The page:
GENETIC AND GENOMIC CONTRIBUTION TO BALANCE AND HEARING PROBLEMS IN ADULTS

Project: Research project

Description

? DESCRIPTION (provided by applicant): This career transitioning project will provide the opportunity, protected time and training for the PI to learn new techniques to translate findings i otoconia biology obtained by animal research to human cases of benign paroxysmal positional vertigo (BPPV) and other otoconial dysfunction. BPPV is the most common cause of vertigo in humans, but the molecular etiology is unknown. My laboratory has been systematically studying molecular mechanisms of otoconia formation, anchoring and maintenance in mice using protein biochemistry, gene targeting, histology (including ultrastructure), and other molecular and cellular techniques. Building on my prior research experience in mouse genetics, I propose to learn cutting-edge genetic and genomic technologies to identify genetic variants or mutations in otoconial genes that may cause or exacerbate recurrent BPPV in patients, with and without hearing loss. In addition, I will learn linkage analysis using familial BPPV cases. Given the high prevalence and debilitating nature of recurrent BPPV and other otoconial dysfunction, often dually inflicted by age-related hearing loss, these types of genetic and translational studies are overdue.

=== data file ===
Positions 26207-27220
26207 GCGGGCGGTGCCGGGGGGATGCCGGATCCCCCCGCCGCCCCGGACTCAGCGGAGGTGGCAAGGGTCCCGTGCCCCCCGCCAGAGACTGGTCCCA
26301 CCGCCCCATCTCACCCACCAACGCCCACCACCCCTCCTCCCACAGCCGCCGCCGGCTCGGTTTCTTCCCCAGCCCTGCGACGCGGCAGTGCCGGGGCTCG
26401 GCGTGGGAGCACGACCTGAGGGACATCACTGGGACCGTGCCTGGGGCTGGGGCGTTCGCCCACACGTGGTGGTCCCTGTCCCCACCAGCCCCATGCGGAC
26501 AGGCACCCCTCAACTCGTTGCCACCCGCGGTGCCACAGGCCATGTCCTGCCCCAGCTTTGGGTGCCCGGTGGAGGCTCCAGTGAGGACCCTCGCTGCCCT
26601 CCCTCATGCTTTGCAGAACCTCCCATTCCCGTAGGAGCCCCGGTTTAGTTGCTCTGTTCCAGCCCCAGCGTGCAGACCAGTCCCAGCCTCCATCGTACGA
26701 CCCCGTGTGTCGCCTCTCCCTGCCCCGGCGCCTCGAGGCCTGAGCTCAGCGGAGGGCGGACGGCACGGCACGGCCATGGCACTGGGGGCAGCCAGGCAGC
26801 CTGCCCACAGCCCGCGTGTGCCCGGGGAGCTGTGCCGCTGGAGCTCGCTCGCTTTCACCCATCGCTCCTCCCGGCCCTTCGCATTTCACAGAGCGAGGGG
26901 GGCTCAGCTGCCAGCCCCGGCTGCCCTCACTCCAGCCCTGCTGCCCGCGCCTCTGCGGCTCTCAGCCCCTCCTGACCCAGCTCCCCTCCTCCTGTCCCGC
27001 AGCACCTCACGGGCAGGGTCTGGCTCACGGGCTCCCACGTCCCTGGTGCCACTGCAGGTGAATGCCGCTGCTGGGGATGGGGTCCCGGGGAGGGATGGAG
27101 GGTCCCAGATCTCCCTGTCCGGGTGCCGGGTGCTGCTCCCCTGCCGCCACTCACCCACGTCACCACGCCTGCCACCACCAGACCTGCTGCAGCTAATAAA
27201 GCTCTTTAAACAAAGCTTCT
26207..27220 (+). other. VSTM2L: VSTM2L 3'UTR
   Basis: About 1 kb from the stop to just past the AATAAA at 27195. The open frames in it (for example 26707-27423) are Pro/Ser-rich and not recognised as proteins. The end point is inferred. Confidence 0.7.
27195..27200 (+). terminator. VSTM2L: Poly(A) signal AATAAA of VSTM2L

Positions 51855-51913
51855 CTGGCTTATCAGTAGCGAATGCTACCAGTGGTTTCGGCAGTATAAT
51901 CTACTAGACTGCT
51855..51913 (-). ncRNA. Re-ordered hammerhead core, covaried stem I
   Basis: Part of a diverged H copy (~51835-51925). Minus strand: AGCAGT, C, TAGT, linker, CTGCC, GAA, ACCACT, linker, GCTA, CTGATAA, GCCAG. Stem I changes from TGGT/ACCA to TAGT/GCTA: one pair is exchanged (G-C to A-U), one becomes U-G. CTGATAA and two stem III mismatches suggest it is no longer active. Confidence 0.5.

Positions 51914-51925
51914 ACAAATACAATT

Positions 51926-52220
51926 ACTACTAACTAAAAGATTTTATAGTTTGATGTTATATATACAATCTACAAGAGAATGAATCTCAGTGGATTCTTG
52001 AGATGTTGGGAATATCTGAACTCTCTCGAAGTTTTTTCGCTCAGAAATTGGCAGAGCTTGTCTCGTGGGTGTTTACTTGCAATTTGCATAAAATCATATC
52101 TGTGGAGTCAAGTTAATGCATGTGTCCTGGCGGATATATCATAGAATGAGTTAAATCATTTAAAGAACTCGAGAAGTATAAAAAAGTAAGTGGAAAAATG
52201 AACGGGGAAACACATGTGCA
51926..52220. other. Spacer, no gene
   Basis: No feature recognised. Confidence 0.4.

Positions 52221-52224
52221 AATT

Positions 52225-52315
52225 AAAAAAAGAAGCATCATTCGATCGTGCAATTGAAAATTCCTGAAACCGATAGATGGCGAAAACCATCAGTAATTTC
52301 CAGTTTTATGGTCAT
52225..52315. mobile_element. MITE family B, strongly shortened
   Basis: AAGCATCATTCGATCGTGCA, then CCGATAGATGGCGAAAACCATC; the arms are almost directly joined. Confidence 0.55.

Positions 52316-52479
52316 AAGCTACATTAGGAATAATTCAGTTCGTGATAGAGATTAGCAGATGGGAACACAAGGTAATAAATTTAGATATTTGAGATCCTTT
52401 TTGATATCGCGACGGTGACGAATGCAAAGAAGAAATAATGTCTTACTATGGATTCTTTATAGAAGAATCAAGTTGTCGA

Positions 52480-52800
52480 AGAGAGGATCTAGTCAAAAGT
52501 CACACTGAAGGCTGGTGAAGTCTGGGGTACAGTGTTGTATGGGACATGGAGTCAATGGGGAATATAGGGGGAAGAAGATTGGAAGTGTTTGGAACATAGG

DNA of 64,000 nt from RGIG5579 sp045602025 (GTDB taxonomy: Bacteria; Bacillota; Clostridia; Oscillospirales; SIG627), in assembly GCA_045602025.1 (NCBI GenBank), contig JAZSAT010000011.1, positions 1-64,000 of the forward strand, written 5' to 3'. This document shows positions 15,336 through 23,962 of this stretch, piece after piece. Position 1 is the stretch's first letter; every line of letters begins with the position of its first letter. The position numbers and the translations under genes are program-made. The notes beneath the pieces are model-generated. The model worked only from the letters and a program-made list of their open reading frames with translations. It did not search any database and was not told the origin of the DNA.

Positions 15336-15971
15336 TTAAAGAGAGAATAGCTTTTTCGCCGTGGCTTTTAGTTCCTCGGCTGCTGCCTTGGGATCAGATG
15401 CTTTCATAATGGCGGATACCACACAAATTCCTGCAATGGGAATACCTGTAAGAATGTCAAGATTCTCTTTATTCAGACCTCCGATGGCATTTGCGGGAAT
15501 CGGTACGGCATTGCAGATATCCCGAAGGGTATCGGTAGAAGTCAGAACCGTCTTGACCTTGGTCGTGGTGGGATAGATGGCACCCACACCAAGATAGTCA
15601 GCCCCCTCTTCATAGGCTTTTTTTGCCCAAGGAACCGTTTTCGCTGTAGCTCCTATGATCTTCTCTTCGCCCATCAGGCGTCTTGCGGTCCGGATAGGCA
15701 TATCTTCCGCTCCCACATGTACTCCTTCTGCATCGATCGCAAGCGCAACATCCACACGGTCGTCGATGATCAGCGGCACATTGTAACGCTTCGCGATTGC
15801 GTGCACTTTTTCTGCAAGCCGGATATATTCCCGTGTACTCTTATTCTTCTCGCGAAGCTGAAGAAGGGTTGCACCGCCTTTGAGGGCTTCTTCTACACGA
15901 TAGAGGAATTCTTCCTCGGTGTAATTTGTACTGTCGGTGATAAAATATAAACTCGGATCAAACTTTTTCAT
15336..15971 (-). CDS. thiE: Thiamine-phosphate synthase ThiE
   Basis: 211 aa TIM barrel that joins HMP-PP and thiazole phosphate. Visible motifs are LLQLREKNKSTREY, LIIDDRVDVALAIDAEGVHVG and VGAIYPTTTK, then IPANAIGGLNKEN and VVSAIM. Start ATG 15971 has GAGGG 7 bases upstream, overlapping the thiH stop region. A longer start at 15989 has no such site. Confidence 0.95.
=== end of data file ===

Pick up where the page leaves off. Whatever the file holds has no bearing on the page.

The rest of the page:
StatusFinished
Effective start/end date4/1/163/31/18

Funding

  • National Institutes of Health: $175,878.00

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Hearing
Otolithic Membrane
Hearing Loss
Gene Targeting
Vertigo
Biochemistry
Histology
Maintenance
Benign Paroxysmal Positional Vertigo
Technology
Mutation
Research
Genes
Proteins